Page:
Her Majesty, 96, has been taking steps in recent months to prepare the country for the next reign, author Ian Lloyd said. The expert believes the Queen is unlikely to ever abdicate despite her mobility issues because of her commitment to the Crown and duty.
But she is ready to pass on more and more duties to her firstborn and heir, not just out of necessity but also to prepare him and the country ahead of his succession. The author of ‘The Queen: 70 Chapters in the Life of Elizabeth II’ told Express.co.uk: “One of the things she is doing, it would appear at the moment, it’s laying the groundwork for the future, the next reign.
“The Queen is supremely popular but when she goes you don’t want it all come crashing down, you don’t want a vacuum where people don’t know what’s going to happen and then Charles comes along as an elderly man.” The royal commentator suggested the monarch’s work is particularly important as it’s not “the PR dream” to have a man who is turning 74 this year take on the throne.
He said: “It’s not the PR dream to have somebody approaching 80s who has lost the bloom of youth and, while he seems very healthy now, may himself be at the age where you start having issues.” Mr Lloyd added there is the desire to see the Queen beat her next record, after she became the first English sovereign to remain on the throne for seven decades.
Speaking before the Platinum Jubilee celebrations, the expert said: “I think everybody wants the Queen to break the records, the next record is 2024, when she will beat King Louis XIV of France as the longest-reigning monarch on record. “It’s quite a fabulous thing, really. “Although she herself is not really bothered about records, she wasn’t very keen to do anything when she beat Queen Victoria as the longest-reigning British monarch.”
The Queen overtook her great-grandmother in 2015, as Queen Victoria remained on the throne for 63 years and 216 days. Queen Elizabeth, who is this year marking the first-ever Platinum Jubilee in the history of the British Crown, will overtake Louis XIV of France in two-year time, as the Sun King remained on the throne for 72 years and 110 days.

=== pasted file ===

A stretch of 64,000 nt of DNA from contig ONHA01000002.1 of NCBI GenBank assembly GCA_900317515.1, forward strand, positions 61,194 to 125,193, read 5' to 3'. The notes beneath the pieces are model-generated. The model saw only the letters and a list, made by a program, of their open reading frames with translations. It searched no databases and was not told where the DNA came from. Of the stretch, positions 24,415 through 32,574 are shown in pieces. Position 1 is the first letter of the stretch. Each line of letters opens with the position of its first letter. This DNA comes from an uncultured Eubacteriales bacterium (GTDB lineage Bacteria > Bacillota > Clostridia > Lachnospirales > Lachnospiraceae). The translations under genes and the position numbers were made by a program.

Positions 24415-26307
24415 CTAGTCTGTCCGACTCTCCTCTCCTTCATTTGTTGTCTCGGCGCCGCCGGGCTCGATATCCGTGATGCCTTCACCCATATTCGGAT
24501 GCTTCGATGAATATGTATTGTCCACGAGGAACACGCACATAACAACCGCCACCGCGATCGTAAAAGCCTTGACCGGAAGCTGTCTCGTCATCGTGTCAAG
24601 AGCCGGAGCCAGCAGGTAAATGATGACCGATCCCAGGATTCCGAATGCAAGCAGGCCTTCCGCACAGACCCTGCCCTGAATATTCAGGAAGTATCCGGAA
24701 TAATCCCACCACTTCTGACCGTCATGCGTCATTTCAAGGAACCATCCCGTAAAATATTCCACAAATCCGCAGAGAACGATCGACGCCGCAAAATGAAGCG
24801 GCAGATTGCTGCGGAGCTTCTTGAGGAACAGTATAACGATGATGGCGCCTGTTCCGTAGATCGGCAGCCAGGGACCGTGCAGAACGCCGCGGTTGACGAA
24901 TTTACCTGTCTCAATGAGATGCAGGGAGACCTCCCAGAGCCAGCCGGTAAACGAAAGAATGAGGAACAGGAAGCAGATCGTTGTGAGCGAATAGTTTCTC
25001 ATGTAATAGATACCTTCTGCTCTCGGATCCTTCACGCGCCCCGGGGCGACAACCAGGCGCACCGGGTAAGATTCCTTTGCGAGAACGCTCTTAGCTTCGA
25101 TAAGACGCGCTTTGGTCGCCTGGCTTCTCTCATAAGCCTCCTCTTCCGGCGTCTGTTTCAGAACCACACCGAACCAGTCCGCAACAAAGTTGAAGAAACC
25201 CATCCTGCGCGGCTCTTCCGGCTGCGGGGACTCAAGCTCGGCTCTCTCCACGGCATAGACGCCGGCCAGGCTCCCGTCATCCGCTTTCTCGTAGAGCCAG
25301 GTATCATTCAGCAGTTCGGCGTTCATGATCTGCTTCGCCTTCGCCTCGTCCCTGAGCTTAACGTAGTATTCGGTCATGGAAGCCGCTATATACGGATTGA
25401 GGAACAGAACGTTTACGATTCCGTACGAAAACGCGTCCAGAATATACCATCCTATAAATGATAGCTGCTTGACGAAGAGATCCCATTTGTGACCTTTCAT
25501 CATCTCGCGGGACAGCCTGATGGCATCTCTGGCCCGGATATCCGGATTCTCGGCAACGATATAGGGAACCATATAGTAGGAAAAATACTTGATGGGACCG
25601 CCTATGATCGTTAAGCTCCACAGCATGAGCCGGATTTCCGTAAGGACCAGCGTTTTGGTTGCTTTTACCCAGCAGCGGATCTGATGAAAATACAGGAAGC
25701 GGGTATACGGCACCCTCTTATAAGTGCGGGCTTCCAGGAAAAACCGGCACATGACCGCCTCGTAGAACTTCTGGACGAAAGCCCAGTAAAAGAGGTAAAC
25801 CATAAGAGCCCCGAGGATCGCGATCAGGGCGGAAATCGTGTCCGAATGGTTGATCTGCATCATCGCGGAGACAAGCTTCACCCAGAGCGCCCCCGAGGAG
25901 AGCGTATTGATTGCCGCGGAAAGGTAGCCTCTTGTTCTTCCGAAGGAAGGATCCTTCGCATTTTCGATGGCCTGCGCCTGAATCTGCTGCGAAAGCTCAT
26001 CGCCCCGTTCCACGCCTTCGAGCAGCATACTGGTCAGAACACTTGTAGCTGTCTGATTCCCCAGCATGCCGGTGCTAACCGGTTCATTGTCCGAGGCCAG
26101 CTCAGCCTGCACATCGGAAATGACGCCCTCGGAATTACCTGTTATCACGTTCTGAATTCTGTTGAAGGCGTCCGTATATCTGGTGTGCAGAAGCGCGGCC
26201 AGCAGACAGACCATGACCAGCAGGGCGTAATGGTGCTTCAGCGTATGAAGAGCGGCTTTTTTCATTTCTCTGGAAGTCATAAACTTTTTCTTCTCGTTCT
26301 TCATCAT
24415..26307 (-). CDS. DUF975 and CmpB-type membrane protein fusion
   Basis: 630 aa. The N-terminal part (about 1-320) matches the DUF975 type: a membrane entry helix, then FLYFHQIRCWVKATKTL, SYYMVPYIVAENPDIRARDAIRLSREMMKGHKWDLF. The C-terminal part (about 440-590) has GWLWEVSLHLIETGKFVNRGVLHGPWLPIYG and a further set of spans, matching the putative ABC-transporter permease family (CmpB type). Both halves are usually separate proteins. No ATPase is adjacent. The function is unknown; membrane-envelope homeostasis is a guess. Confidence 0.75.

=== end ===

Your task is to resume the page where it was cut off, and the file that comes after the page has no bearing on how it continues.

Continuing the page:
After being crowned the longest-reigning monarch in the world, the Queen could look ahead to two other milestones – her 100th birthday and the 75th year on the throne. The Queen started delegating duties to her closest relatives and making decisions that would affect the reign of her heir a few years ago.
In 2015, she travelled abroad for the last time, when she visited Malta to attend the Commonwealth Heads of Government Meeting. Other members of the Firm have since represented her abroad with trips and tours. In 2017, Prince Charles laid for the first time a wreath of red poppies on behalf of his mother during the national service of Remembrance at the Cenotaph, while the Queen looked on from the balcony of the Foreign and Commonwealth Office.
In 2018, it was announced the Prince of Wales will succeed his mother as Head of the Commonwealth. Over the past few months, the passage of duties from mother to son has become more visible due to the Queen’s episode mobility issues, which have barred her from attending a number of key engagements.
Last November, Prince Charles led a small congregation of royals during the COP26 summit after the monarch had to pull out of its evening reception. In March, he represented her at the Commonwealth Day service at Westminster Abbey.
And in May, he read for the first time the Queen’s Speech during the State Opening of Parliament.
On the eve of the beginning of this Platinum Jubilee year, the sovereign also ended speculation on which title the Duchess of Cornwall would assume following the accession of King Charles, expressing her wish to have Camilla being known as Queen Consort.
On the last day of the Platinum Jubilee, the Queen stepped out on the balcony of Buckingham Palace surrounded only by her three heirs – Prince Charles, Prince William and Prince George – as well as Camilla, the Duchess of Cambridge, Princess Charlotte and Prince Louis to showcase to the world the future of the Firm.